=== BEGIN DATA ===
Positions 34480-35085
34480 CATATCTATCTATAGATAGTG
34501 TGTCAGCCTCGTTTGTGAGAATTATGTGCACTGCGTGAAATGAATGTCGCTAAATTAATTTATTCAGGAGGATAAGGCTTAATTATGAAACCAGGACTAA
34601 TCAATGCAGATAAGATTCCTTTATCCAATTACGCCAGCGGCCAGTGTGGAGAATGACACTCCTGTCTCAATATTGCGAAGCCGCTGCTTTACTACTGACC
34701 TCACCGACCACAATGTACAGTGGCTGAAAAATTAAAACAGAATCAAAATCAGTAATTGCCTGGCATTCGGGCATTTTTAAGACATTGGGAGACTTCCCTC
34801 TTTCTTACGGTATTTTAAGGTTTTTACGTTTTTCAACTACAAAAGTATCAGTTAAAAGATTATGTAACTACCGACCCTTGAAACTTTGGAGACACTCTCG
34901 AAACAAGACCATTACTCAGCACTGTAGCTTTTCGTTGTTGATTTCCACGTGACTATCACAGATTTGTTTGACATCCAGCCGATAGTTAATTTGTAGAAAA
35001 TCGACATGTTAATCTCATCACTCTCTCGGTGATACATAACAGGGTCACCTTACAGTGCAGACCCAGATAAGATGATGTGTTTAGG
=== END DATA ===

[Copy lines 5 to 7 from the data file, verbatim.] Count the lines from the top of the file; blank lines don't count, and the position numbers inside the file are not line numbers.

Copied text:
34701 TCACCGACCACAATGTACAGTGGCTGAAAAATTAAAACAGAATCAAAATCAGTAATTGCCTGGCATTCGGGCATTTTTAAGACATTGGGAGACTTCCCTC
34801 TTTCTTACGGTATTTTAAGGTTTTTACGTTTTTCAACTACAAAAGTATCAGTTAAAAGATTATGTAACTACCGACCCTTGAAACTTTGGAGACACTCTCG
34901 AAACAAGACCATTACTCAGCACTGTAGCTTTTCGTTGTTGATTTCCACGTGACTATCACAGATTTGTTTGACATCCAGCCGATAGTTAATTTGTAGAAAA